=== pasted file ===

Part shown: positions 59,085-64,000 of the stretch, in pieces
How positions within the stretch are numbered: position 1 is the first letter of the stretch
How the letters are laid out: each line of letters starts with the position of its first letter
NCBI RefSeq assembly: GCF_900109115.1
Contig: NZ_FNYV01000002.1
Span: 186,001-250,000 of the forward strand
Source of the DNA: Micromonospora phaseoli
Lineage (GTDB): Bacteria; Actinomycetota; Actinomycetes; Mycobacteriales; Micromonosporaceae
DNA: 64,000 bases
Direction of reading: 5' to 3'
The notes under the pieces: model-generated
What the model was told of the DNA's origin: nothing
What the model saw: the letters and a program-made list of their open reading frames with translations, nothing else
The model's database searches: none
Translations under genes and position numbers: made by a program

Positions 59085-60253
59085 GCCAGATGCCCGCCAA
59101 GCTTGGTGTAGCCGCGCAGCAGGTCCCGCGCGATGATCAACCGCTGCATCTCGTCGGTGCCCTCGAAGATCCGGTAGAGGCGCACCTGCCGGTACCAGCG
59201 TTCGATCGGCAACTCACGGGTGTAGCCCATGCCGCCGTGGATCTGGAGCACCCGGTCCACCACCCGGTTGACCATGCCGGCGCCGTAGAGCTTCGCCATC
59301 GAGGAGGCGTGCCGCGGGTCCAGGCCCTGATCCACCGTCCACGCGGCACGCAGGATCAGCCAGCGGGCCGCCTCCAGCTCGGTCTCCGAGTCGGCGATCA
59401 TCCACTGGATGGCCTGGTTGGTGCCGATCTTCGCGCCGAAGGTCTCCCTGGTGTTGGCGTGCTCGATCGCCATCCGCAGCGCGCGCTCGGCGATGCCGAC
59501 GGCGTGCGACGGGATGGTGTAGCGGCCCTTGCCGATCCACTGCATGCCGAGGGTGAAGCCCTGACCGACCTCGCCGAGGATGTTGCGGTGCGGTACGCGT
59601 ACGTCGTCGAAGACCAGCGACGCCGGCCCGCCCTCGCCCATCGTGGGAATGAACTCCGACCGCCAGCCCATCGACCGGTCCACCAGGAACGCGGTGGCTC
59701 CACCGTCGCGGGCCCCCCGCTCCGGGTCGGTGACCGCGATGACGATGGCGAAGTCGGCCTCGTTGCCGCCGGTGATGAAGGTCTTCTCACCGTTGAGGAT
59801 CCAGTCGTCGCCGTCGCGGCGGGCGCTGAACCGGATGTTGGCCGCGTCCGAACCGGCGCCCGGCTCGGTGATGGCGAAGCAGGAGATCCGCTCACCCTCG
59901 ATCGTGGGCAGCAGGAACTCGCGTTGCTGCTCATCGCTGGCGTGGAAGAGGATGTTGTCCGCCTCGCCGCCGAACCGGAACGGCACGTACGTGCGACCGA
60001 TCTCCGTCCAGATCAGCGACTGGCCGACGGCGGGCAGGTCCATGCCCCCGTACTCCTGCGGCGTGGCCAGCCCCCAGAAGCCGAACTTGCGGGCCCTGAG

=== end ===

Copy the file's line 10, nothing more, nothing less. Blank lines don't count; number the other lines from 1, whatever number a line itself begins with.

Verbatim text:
Direction of reading: 5' to 3'